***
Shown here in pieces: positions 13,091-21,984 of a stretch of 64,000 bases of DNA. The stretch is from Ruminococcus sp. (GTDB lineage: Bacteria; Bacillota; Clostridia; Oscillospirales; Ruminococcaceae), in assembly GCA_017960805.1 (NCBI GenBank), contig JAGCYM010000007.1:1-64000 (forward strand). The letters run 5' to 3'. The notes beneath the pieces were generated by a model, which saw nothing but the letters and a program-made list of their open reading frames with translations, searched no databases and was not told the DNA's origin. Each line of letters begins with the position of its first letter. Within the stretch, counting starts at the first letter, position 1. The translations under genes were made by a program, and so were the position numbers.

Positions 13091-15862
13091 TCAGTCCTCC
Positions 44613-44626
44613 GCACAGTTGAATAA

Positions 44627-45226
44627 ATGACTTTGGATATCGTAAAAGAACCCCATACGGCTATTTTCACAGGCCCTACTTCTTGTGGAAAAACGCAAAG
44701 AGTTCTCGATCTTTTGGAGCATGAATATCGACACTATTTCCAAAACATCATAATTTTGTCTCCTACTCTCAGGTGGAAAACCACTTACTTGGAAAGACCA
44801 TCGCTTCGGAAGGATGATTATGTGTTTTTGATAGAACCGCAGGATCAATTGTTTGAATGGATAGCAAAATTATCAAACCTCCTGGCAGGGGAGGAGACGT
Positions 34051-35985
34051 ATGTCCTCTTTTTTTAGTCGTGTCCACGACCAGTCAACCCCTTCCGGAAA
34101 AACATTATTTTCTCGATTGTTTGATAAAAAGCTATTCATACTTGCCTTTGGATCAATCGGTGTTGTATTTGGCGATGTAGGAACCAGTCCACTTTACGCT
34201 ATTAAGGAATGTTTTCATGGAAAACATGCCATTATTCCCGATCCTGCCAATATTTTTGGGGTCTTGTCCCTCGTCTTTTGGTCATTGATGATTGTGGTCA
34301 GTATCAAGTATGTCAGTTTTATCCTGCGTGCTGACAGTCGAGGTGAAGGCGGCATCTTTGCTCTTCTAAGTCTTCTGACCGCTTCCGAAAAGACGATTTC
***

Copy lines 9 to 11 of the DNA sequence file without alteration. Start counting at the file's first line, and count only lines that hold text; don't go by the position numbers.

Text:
44801 TCGCTTCGGAAGGATGATTATGTGTTTTTGATAGAACCGCAGGATCAATTGTTTGAATGGATAGCAAAATTATCAAACCTCCTGGCAGGGGAGGAGACGT
Positions 34051-35985
34051 ATGTCCTCTTTTTTTAGTCGTGTCCACGACCAGTCAACCCCTTCCGGAAA